Commenting on this blog post at Cafe Hayek, Donald Jansen writes:
Yes, yes, protectionism is evil. Still. The government needs revenue. Why are tariffs inferior to other taxation schemes? During the many decades of US history in which the tariff was the primary means of financing the US government, the federal government’s share of GDP consistently averaged 3%. Who would not gladly prefer those circumstances over what we have today?
Below is an extended response to him I left:
To the extent a government is desirable, it will need to be financed. To that end, you want a tax, whatever it be, that’ll maximize revenue while minimizing costs. In other words, you’d want the lowest tax rate possible to finance the government.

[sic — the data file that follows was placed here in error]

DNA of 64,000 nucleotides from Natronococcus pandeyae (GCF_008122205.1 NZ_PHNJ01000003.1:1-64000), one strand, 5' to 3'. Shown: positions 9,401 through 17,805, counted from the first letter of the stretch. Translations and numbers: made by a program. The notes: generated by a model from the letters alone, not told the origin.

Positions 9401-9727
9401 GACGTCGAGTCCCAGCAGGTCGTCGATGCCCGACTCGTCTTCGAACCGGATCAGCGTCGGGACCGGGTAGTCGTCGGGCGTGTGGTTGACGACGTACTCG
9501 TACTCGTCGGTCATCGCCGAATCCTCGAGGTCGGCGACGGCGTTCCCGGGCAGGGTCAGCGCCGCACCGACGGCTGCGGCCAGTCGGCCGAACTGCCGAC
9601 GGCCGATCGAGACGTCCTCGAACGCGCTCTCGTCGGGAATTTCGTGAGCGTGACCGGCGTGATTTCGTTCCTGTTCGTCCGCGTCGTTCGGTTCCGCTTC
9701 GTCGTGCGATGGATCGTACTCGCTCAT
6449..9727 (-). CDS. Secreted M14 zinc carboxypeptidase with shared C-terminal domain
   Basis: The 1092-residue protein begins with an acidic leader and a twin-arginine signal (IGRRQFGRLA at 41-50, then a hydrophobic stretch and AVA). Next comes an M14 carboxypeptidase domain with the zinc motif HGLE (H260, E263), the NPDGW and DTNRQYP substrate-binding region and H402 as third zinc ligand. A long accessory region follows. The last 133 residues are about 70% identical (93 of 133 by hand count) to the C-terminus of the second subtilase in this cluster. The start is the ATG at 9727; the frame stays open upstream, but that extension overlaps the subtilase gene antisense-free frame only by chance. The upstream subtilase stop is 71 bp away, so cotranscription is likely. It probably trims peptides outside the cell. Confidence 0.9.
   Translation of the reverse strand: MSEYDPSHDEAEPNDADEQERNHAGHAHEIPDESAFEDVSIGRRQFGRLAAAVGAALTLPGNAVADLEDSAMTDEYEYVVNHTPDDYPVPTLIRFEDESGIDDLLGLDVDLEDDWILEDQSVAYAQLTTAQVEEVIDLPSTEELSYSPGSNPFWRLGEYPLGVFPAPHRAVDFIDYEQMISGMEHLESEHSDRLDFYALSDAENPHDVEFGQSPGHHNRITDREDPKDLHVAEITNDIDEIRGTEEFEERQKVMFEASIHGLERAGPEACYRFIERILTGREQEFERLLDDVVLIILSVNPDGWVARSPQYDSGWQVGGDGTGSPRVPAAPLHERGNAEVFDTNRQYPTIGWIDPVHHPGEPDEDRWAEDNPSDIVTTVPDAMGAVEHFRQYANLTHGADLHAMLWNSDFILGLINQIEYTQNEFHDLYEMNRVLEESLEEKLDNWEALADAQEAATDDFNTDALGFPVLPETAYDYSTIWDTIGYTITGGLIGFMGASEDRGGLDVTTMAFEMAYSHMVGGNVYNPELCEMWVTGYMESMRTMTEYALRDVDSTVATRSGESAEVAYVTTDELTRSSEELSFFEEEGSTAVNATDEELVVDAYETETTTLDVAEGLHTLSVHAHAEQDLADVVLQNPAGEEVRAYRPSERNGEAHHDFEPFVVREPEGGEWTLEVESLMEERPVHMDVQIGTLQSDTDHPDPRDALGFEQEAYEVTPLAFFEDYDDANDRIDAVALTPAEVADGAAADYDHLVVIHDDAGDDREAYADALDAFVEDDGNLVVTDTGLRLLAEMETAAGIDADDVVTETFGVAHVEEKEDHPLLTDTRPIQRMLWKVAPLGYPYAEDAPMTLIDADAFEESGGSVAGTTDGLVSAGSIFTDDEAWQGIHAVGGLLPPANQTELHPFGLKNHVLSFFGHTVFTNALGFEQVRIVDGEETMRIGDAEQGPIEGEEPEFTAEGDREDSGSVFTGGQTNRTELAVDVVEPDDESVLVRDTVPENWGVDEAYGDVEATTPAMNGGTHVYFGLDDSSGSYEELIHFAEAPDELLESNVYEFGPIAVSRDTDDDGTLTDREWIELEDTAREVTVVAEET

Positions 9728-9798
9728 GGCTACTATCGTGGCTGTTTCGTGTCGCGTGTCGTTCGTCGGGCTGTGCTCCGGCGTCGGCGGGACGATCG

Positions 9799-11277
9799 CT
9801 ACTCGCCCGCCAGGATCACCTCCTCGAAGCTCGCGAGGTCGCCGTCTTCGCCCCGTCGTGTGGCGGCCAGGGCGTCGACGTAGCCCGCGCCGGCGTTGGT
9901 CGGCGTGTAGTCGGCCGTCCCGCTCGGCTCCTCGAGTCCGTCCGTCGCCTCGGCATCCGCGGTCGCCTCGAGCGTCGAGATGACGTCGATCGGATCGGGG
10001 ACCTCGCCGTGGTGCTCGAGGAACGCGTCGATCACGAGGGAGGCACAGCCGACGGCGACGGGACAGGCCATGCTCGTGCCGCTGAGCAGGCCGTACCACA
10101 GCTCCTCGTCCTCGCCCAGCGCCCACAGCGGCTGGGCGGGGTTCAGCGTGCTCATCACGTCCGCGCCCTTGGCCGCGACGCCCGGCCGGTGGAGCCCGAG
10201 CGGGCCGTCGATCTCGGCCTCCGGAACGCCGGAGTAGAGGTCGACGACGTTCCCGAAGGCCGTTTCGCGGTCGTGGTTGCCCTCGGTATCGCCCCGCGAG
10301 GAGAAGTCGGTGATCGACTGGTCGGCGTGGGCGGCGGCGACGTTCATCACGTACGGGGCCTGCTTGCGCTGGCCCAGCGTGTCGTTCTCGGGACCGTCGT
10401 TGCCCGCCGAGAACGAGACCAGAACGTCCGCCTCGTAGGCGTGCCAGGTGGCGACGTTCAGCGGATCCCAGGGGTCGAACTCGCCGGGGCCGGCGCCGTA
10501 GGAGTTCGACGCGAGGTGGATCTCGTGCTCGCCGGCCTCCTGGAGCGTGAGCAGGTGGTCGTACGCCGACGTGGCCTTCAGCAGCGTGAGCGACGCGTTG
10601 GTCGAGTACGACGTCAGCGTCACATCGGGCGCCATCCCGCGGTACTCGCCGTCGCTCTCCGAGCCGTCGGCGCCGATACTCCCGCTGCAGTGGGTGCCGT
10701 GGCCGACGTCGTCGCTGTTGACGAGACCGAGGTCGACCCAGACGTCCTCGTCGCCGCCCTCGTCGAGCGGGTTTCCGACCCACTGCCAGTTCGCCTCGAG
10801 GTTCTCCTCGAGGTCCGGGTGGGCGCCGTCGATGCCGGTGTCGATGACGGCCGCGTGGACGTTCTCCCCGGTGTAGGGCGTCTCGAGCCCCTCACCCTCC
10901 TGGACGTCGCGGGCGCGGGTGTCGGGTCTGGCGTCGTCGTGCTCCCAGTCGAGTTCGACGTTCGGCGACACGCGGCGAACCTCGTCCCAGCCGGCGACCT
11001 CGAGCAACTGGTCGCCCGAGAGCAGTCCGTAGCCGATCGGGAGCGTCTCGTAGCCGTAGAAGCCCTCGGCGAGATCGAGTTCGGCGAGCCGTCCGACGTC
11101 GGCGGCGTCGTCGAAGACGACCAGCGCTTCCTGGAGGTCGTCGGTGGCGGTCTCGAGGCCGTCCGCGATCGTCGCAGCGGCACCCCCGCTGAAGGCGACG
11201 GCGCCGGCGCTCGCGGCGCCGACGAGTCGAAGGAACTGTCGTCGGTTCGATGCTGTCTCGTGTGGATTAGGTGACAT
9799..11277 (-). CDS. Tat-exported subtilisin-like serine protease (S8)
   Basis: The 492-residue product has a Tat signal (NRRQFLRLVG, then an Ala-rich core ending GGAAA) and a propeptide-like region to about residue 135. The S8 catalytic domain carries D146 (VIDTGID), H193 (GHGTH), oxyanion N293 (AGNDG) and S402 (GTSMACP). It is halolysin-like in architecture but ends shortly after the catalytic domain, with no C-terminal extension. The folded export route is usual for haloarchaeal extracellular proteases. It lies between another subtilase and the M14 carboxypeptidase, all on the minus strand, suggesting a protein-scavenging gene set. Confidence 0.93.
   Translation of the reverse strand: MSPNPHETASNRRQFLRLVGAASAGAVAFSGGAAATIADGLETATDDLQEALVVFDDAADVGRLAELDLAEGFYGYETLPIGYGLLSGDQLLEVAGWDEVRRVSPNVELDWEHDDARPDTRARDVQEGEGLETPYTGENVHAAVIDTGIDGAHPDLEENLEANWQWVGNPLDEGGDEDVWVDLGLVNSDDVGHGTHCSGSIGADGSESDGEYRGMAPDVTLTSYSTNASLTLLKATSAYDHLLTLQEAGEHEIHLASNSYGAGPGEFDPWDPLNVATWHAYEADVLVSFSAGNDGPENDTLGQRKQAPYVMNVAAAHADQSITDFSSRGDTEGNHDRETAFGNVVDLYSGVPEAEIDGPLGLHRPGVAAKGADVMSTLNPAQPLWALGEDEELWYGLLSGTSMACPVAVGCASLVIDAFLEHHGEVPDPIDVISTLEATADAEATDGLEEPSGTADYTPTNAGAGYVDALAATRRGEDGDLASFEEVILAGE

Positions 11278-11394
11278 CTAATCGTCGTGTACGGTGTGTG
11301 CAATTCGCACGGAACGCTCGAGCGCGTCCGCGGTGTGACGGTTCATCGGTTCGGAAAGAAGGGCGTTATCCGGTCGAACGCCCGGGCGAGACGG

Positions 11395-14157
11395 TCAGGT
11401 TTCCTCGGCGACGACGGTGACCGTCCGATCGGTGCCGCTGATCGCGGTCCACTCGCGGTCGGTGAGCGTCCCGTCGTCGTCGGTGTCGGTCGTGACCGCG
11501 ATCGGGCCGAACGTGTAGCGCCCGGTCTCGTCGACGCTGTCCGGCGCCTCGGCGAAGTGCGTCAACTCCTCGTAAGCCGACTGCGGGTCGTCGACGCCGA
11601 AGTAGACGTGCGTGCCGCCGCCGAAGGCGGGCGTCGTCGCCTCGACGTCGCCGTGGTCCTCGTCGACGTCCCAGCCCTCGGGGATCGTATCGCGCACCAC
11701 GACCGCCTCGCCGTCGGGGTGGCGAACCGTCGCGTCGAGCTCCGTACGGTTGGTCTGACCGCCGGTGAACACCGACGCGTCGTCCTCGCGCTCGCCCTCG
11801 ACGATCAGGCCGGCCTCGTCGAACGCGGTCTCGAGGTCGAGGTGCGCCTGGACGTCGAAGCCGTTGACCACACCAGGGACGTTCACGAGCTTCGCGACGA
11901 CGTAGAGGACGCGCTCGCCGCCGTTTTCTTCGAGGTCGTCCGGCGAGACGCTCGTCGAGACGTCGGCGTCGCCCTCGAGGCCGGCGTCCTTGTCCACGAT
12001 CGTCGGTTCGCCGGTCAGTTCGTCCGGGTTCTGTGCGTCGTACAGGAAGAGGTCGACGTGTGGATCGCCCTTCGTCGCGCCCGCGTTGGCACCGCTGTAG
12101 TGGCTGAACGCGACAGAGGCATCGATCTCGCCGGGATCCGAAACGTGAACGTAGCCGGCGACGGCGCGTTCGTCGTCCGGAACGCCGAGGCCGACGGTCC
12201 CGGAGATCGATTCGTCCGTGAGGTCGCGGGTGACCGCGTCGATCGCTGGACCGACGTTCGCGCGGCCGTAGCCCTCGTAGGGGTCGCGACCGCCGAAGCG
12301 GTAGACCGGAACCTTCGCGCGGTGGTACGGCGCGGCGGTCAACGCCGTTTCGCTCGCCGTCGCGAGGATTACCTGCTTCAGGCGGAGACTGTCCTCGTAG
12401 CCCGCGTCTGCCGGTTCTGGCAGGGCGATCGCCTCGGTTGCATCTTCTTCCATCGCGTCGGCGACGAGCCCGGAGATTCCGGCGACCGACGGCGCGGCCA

But note that an optimal tax is a fundamentally different beast than the tariff discussed here. Don is discussing protectionist tariffs, tariffs not meant to fund government but meant to control behavior. The “butwhatabouts” want tariffs to “protect” industry, not to finance government. They want it to achieve some goal different from finance. To that end, the tariff is more likely to be harmful than helpful (barring an extreme set of assumptions).
Understanding the end-goal of an action is important when it comes to discussing the action. If the goal of a tariff is to fund government, then it will be radically different than a tariff meant to discourage imports. The former will try to keep imports as high as possible. The latter wants to keep them as low as possible. While both beasts have similar names, they have quite disparate goals. it makes no sense to object to the argument against a protective tariff by pointing out the theoretical benefits of an optimal tariff; it’s comparing apples and oranges.